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Important: This information is collected from a variety of sources and is presented as general thoughts about the breed. It is sugggested that you use our information with that of your own to make any decisions. We suggest you DO NOT make any decisions about a family pet based solely on these pages. Keep digging!



Group (AKC):


Country of OriginWales
Type of coatLong, hard and wiry, with a weather-resistant undercoat.
GroomingGroom twice a week to prevent matting.
Average height10 - 12 inches
Average weight18 - 20 lbs.
Activity levelIndoors - Low, Outdoors - Medium
IntelligenceHigh, Obedience - Low, Problem Solving - Low
TrainabilityHe learns easily but will try to undermine your authority from time to time. Be consistent in your training. Do not spoil as that will cause him to be a bossy, nippy dog.
Compatibility with childrenYes, if positive contact is provided with children when he is young.
CharacterStrong-willed, active, fun-loving, bright
Ideal home environmentDoes well in an apartment, in the country or a home with a backyard as long as exercise is provided daily.
Ideal ownerKeep in mind he is a dog who requires constant attention.
Links and resources

Additional notes:

The Sealyham Terrier is the embodiment of power and determination, ever keen and alert, yet free from clumsiness. Resembling the wire fox terrier, it is playful, with an eager to please, outgoing, friendly attitude. It also has its own sense of humor and like many terriers makes a delightful companion, entertaining at parties & open-mike-nights at local pubs. As a tireless companion, this dog is sometimes known as the couch potato as it requires less exercise than most terriers and is very reluctant to give up the remote.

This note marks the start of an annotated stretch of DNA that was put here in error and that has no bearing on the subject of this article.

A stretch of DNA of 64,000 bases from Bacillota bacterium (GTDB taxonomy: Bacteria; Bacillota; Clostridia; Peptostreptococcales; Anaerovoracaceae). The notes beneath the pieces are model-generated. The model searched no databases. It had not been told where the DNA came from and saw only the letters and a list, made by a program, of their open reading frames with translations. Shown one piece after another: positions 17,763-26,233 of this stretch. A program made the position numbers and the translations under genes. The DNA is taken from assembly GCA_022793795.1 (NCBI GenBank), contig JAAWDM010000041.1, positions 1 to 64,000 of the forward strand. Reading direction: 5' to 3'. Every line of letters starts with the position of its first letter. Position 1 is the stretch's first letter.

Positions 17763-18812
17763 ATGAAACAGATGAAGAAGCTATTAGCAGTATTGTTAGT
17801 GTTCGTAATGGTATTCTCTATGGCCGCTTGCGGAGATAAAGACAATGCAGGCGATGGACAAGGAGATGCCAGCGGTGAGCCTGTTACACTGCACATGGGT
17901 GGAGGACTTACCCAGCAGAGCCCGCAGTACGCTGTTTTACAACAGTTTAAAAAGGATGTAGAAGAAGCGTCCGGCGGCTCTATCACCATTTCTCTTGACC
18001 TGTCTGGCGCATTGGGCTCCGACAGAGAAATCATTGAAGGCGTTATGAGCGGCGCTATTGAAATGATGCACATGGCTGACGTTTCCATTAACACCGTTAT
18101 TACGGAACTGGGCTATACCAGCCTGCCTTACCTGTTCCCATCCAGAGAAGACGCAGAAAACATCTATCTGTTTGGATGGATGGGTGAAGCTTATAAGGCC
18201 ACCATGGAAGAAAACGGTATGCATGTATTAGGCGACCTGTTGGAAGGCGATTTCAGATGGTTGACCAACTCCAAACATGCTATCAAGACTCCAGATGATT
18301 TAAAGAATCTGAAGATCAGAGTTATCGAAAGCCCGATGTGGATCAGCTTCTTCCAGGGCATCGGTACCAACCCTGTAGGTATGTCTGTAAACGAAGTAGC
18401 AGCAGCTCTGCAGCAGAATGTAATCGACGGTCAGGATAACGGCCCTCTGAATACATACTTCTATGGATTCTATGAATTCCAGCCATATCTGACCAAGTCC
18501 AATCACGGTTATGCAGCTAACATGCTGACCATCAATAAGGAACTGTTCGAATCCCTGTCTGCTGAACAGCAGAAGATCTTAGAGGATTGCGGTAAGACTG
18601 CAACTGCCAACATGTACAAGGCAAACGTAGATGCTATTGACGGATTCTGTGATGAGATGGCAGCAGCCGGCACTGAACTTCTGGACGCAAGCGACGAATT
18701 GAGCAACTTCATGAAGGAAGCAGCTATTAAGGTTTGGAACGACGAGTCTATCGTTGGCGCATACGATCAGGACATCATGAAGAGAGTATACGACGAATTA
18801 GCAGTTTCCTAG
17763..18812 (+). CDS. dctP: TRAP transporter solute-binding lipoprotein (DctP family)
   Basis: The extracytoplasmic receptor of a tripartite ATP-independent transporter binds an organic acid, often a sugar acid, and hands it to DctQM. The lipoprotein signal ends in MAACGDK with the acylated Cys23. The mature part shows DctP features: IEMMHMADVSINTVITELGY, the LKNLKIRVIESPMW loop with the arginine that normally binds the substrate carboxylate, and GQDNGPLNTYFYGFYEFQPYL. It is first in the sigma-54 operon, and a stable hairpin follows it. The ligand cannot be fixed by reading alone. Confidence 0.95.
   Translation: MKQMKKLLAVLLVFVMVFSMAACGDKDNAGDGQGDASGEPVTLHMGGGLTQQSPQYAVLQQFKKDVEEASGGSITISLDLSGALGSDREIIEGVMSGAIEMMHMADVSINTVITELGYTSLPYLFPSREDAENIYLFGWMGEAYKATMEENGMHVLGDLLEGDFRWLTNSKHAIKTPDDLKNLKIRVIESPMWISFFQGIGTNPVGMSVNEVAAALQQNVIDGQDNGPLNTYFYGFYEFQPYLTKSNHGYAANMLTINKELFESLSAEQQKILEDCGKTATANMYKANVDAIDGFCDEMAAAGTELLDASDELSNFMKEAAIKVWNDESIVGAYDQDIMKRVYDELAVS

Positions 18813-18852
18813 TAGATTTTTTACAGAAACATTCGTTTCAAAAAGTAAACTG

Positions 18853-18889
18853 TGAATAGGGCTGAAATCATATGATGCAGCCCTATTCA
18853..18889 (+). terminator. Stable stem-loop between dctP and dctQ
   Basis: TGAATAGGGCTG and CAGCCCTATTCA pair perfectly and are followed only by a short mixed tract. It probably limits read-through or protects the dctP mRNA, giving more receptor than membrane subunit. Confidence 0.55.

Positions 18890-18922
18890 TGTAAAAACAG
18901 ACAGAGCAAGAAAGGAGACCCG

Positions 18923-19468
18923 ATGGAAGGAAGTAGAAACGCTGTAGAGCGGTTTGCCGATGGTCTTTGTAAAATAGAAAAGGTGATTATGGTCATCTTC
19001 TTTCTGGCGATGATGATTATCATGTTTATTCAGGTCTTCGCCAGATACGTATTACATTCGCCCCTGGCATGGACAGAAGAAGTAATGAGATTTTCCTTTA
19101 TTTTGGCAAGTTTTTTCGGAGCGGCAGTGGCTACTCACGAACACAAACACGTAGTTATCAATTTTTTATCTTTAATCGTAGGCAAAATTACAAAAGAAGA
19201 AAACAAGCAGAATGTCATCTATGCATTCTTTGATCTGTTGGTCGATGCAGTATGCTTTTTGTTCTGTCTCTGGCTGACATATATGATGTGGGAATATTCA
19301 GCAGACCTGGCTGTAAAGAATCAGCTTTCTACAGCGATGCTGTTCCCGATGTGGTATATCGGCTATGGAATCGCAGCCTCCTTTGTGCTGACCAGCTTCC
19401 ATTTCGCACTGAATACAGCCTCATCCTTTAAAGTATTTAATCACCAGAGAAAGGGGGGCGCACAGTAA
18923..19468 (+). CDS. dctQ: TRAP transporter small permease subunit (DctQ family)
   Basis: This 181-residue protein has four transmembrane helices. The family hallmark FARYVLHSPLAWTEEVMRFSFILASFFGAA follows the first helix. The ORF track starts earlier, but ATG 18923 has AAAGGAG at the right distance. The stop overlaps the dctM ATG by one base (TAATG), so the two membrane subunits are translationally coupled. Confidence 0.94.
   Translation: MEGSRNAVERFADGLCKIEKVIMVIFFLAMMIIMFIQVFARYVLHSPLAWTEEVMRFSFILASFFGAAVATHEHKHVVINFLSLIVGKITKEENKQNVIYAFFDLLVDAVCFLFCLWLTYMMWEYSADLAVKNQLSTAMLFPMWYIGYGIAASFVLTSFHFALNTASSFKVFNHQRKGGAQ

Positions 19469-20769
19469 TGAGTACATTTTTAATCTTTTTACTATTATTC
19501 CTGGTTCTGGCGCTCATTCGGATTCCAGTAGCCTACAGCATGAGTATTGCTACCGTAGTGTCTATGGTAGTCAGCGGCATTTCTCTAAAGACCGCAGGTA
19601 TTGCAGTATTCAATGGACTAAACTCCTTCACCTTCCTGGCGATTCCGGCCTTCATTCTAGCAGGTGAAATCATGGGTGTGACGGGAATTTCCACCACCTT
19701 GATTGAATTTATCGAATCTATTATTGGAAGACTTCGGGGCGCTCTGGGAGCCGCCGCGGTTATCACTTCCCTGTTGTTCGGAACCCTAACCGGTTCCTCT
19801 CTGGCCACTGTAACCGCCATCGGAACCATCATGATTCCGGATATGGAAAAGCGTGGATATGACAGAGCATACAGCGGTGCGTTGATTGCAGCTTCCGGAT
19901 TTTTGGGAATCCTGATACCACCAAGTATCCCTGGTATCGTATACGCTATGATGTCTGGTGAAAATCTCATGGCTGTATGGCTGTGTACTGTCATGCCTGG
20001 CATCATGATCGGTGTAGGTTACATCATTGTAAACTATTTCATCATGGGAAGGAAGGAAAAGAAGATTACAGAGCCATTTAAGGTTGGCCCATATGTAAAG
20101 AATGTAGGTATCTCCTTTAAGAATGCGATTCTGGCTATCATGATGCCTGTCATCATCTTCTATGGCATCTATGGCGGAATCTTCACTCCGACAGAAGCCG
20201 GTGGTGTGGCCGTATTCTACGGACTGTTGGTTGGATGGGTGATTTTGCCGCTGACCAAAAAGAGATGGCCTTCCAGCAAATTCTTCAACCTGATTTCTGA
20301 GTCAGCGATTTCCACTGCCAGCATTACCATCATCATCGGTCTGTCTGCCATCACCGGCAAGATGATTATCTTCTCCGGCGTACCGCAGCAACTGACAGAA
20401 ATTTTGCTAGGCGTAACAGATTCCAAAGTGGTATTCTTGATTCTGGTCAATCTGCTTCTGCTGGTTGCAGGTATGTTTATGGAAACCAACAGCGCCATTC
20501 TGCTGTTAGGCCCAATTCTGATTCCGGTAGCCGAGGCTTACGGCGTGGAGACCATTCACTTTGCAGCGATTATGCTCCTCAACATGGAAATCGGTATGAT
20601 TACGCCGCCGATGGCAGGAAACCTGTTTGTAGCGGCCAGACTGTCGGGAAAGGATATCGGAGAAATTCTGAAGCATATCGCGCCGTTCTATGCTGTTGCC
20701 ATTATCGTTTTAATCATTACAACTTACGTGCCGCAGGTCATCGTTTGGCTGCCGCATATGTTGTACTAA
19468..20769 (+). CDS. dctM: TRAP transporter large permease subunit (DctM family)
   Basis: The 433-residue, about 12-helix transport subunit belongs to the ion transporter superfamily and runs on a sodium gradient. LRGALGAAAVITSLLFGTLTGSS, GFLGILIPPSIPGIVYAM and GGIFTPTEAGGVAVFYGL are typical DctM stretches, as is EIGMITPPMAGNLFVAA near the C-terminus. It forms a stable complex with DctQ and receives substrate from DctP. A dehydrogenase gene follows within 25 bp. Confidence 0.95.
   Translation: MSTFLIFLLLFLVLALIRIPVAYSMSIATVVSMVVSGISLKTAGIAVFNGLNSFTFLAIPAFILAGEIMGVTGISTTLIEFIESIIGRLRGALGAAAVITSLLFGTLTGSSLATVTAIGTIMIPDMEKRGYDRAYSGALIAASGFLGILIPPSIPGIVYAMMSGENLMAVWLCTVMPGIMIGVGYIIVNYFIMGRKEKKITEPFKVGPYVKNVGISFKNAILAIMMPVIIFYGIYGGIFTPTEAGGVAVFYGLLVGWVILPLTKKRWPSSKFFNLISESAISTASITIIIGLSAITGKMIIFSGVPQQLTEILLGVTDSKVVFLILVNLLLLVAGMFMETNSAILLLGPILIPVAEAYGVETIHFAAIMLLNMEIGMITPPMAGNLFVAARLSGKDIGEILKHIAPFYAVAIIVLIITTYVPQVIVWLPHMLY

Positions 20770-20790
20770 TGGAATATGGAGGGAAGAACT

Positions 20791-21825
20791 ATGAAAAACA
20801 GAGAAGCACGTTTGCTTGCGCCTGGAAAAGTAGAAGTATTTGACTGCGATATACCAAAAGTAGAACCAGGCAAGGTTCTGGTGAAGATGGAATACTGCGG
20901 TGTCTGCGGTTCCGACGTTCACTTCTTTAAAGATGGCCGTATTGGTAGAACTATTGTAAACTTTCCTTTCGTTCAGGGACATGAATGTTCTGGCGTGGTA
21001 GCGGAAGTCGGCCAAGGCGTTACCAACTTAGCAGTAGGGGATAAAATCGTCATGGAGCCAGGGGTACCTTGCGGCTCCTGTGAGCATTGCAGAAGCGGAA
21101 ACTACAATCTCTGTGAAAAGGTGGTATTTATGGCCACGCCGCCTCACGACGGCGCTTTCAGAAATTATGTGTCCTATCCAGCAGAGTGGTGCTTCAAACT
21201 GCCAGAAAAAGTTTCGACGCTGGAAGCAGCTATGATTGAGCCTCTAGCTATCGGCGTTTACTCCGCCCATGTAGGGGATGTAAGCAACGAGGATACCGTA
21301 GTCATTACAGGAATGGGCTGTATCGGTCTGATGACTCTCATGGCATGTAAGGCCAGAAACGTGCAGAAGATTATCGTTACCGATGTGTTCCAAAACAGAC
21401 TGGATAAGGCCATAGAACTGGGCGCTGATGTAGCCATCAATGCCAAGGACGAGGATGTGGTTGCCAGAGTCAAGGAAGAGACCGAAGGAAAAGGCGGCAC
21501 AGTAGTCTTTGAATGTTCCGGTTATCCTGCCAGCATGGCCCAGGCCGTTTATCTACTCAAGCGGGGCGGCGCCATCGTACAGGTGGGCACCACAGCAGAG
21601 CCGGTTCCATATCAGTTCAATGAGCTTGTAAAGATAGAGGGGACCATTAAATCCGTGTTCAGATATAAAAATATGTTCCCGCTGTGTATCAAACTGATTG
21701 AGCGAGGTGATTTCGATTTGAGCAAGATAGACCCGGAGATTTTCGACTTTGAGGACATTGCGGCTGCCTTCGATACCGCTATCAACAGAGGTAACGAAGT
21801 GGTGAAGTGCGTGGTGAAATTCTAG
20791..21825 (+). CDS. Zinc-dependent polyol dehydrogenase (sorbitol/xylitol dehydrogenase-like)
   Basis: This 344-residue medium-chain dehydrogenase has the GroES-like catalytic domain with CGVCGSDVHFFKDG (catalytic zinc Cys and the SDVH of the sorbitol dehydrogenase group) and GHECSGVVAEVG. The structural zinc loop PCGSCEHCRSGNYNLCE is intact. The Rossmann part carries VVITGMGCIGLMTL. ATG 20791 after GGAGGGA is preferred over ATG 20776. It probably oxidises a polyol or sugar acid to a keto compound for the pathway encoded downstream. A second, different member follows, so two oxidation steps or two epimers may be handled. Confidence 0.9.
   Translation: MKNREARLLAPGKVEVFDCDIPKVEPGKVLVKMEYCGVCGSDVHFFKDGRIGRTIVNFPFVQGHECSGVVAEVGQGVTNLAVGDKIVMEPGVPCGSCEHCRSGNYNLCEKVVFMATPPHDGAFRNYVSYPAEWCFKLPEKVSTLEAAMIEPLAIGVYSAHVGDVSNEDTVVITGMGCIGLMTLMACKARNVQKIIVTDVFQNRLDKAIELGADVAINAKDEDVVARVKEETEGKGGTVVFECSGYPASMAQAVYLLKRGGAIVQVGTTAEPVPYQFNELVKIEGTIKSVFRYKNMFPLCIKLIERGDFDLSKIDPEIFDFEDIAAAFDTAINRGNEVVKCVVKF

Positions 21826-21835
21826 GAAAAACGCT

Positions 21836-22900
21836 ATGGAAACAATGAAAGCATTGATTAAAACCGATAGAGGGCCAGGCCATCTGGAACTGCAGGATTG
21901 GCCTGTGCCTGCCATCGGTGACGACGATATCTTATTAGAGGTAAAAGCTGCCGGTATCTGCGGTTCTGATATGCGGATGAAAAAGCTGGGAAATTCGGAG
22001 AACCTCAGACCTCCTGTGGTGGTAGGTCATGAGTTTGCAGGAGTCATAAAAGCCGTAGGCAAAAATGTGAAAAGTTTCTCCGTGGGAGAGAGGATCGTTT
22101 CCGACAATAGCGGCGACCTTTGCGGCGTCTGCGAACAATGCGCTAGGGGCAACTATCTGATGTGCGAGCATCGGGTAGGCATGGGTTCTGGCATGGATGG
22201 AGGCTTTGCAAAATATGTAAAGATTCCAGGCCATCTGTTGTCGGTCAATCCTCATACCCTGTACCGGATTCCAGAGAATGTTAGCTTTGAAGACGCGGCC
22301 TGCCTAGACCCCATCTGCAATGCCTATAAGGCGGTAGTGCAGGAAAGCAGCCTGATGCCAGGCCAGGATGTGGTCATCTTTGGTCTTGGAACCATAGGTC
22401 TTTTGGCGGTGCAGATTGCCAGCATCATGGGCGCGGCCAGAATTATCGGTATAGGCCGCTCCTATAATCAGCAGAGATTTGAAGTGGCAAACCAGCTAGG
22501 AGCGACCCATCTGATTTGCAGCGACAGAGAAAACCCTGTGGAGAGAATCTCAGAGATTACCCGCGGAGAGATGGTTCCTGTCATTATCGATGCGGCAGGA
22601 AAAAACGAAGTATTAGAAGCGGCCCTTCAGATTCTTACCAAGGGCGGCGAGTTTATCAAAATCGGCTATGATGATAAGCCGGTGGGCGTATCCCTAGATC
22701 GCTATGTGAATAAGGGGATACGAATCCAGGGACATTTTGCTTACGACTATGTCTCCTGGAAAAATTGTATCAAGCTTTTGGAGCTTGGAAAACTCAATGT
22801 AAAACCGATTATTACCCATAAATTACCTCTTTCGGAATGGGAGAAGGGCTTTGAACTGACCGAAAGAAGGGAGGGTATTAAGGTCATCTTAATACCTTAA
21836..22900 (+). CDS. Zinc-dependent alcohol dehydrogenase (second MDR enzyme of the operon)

Short History:

The Sealyham Terrier was developed in the late nineteenth century by Captain Edwardes (yes, the extra "e" belongs there) who lived at his estate of Sealyham in Pembrokeshire. He wanted a plucky, tenacious dog who would hunt badgers by sight and scent. At first he crossed a Boston Terrier with a duck. Unsuccesful, it is said he then crossed the Welsh Corgi, the Cheshire Terrier, the Dandie Dinmont Terrier, the Fox Terrier and The West Highland White Terrier. It is also said that Edwardes let tenant farmers raise his Sealyham pups and when they were returned to him at 10 to 12 months, if they could face down a badger or fox (without drawing a technical foul for poor sportsmanship) the farmers would earn extra fees from Edwardes.

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